Elgato Turbo.264 HD hi-def H.264 encoder
120f/s iPod video encoding, anyone?
Comparing the original HD Xvid .AVI file with the H.264 transcode, the Turbo.264 HD yields a softer picture on a frame-by-frame basis, but one no less watchable for that. Knowledgeable users can undoubtedly tweak the pre-sets if they want to increase the sharpness a bit.
The source HD video (top) and the Turbo.264 HD's transcode (bottom)
Click each image for a full-size picture
All this comes at a price, through. The original Turbo.264 retailed for around £60. The new one's more than double that - £140 - partly due to the changing fate of Sterling but also because Elgato's upped the price.
There's another, less obvious price too: CPU performance. Previously, the Turbo.264 software delegated its entire workload to the dongle. The new version uses the host CPU much more aggressively to prepare video data for processing, which is one of the reasons why it deliver faster transcoding. The result is that it grabs a surprisingly high number of processor cycles. The benefit here is that the faster your CPU, the better transcoding speeds you'll get, but it also means it's much less of a run-in-the-background-and-forget-about-it product than before.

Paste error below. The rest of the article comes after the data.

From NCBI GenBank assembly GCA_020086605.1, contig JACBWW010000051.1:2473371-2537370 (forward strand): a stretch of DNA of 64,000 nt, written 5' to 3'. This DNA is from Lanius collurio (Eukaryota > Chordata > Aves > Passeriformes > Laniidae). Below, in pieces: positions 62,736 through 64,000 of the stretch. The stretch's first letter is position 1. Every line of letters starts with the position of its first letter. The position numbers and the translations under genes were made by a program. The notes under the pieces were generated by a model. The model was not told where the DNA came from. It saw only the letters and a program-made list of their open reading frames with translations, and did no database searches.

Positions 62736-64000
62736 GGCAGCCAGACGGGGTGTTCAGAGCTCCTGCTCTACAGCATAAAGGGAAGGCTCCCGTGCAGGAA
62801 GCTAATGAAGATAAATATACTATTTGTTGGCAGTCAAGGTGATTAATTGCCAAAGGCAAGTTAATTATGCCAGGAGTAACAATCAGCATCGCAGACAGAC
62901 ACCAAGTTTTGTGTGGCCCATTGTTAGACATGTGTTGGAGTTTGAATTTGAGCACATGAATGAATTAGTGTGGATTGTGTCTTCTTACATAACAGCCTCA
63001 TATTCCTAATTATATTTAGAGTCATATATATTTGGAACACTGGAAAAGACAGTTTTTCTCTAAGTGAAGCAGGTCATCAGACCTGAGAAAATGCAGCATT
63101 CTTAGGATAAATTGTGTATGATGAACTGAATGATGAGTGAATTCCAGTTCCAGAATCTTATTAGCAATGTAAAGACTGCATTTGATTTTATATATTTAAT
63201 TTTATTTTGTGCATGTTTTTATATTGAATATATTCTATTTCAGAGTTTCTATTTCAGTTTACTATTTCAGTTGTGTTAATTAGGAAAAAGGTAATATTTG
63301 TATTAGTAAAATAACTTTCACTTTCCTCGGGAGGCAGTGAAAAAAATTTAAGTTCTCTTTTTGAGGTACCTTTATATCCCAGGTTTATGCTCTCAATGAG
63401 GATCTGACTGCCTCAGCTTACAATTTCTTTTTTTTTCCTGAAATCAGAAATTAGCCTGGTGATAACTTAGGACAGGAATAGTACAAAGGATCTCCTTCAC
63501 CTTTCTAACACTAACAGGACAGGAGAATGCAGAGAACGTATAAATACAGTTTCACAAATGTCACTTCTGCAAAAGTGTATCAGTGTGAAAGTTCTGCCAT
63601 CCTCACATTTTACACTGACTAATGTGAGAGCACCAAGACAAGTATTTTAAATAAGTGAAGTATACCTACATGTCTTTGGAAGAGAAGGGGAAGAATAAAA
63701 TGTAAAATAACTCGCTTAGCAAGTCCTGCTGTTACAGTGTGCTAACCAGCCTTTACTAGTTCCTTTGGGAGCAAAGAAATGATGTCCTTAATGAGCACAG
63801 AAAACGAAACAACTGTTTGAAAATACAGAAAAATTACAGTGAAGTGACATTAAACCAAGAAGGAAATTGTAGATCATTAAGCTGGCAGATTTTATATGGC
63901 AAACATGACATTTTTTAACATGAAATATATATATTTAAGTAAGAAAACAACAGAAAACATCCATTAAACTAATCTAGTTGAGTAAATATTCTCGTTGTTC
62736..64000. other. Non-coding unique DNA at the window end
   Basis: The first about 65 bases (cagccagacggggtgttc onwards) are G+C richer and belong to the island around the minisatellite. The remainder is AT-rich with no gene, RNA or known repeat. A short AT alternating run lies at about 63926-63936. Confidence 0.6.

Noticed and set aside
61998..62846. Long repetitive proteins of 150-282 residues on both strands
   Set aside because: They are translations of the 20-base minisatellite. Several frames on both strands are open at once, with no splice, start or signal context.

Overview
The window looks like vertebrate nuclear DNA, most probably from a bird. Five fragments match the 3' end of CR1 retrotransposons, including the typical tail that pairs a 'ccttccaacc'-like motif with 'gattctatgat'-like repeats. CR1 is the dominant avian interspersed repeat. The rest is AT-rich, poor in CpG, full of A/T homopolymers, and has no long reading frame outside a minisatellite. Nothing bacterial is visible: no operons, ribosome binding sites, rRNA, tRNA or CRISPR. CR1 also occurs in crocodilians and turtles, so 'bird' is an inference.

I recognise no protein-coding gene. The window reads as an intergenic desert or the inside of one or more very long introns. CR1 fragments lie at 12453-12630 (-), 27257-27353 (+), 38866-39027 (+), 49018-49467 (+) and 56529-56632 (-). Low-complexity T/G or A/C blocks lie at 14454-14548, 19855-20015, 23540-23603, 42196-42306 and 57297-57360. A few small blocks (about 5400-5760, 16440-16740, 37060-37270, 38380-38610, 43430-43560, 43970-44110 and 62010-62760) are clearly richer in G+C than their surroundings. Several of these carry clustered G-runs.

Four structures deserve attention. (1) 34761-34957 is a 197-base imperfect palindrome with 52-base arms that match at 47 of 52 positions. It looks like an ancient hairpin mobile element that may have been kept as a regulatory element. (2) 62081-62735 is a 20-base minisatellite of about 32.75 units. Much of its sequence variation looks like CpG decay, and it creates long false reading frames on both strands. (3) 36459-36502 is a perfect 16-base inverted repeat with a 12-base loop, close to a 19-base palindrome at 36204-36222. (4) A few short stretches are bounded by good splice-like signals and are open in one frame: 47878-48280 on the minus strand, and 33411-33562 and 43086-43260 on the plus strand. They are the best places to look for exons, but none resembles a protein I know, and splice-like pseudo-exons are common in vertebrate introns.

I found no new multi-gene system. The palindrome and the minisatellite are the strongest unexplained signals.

Set your Mac aside to let it churn through video, and that's not a problem. But it might be if you want your machine to do other tasks too. Whether that's good or bad depends entirely on you and your workload. Personally, we're happy to get the fastest possible H.264 encoding available on a Mac today.
If you already have a Turbo.264 and you're not an AVCHD camcorder owner, the Turbo.264 HD is more 'nice to have' than 'must have'. If you use it casually, you probably won't want to cough up for the upgrade. For the serious video shooter, or if you about to embark on ripping your entire DVD collection to stick in your Mac Mini media centre, the time you'll save using the new Turbo.264 will be well worth the outlay. ®
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